Editor working in Premiere Pro on computer
Peter McKinnon has 10 tips that beginner and expert Premiere Pro users can use

Whether you’ve just started using Premiere Pro or you’ve used it every day for years, you will surely learn a few new tricks in this tips video.

Peter McKinnon is known for his highly helpful video post-production tutorials on YouTube and he has laid out a list of 10 tips for Premiere Pro users. As he says in the video, it doesn’t matter if you’ve just started using Premiere Pro or you’ve used it for years. McKinnon has tailored this list to teach every Premiere Pro user something.

“ … these tips kind of range from some simple tips to some like “‘wow. How did you think of that’” tips to some old tips — things that’ve been passed around and floating around the internet,” McKinnon says.

So make sure to jot down some notes while watching McKinnon’s video:

Tip 1: Drag and Drop

Organization is key before starting any project. Before you start building your timeline, you create bins. Bins are just folders within your project window. McKinnon recommends dragging your entire footage folder into a bin. This saves you the time of having to go through folders and drag the footage separately.

Tip 2. Master Clip Effects

Instead of applying the color grade to clips in the timeline, apply it to the clip in the project window. This will color grade multiple clips with the same effect. So if you make a ton of jump cuts from one piece of footage and forget to color grade it, you can apply it to the clip in the project window and they’ll all be color graded.

Also, if you want to change the color grade of the opacity of the edits, you can go to the Master tab. There you will be able to master the color grading of the clips.

Tip 3. Adjustment Layers

Similar to the previous tip, you can apply an adjustment layer over the top of all your footage and apply effects to that layer. This way everything underneath the adjustment layer had the effects that the adjustment layer has.

Tip 4. Kill Switch

This isn’t really a new tip, but it’s still a good one to know. If your software freezes while you’re editing, you can get actually unfreeze your software within terminal and save your project. McKinnon goes over how you can do it on a Mac (he isn’t sure how to do it on a PC.) You go to your Activity Monitor and write down Premier Pro’s PID number. Once you have that down, you go to search and lookup terminal. Once there you type in “kill -SEGV -( Premier Pro’s PID number).” You hit enter after that, you will be able to go and save your project.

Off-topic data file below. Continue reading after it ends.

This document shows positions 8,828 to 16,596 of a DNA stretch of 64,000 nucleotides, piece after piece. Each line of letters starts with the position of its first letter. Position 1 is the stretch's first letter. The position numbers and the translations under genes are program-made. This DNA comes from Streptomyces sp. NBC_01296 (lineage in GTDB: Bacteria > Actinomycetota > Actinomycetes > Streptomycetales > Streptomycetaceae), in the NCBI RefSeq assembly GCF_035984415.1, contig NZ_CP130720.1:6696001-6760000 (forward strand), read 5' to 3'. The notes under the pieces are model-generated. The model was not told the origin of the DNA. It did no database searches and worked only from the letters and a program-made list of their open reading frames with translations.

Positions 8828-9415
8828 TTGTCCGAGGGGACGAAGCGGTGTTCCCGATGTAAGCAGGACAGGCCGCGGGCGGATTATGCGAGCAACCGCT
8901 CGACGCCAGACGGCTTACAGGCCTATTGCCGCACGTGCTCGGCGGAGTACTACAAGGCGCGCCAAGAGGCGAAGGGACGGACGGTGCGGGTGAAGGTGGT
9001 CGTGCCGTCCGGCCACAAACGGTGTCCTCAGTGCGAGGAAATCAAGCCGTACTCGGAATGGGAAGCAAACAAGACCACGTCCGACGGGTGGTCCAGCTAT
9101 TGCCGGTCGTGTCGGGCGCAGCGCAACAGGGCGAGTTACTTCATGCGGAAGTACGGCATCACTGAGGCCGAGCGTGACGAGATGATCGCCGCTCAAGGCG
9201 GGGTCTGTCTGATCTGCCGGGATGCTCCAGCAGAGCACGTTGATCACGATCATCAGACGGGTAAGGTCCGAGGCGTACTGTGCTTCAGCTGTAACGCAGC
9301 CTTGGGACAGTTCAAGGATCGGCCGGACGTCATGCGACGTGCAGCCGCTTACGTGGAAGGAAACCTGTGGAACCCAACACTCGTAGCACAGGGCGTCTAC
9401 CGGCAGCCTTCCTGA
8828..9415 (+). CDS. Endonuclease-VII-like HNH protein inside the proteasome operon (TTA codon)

Use the Kill Switch to save your project when Premiere Pro crashes
Use the Kill Switch to save your project when Premiere Pro crashes

Tip 5. Quick Copy

This is a fairly basic tip, but many beginner Premier Pro users use command C for copy and command V for paste. If you want to duplicate a clip, hold down option, click and drag that clip over and let got. It’s a much faster way to duplicate clips.

Tip 6. Select All

Projects sometimes require massive timelines. If you have to select to the entire timeline and move the whole thing to the right or the left, hit A on your keyboard. You will see two arrows pop up. If you click on the clip you want, you will see that everything to the right of it will become selected and you’ll be able to move them. If you want to move everything from the left of the clip, hold shift and hit A again.

Tip 7. Drop Shift

If you want to put a clip right into the middle of your timeline, you can use drop shift to do that. Hold command and drag the clip over where you want to place that clip. The clip will be placed there and everything to the right of it will move over.

Tip 8. Locking Layers

You should be locking your layers. Why? Because if you are working with music or adjustments layers. All the cuts can be made to an edit without affecting the layers above or below.

Tip 9. Proxies

The answer to playing back large clips on Premiere Pro is using proxies. Proxies are essentially duplicate footage with a lower resolution. They make it so much easier to edit. And don’t worry, once you export your proxies, all the edits you made to it will be applied to the original footage.

Tip 10. Editing While Exporting

The last tip McKinnon has for you is to edit while you export. Don’t waste time waiting for things to export while you could be editing. To do this, instead of selecting Export, select Queue. This will allow you to edit while your project exports.

Many of these tips may seem like small tips, but it’s really the small tips that help you save time and to become a better editor. We hope some of them help you with your Premiere Pro projects.

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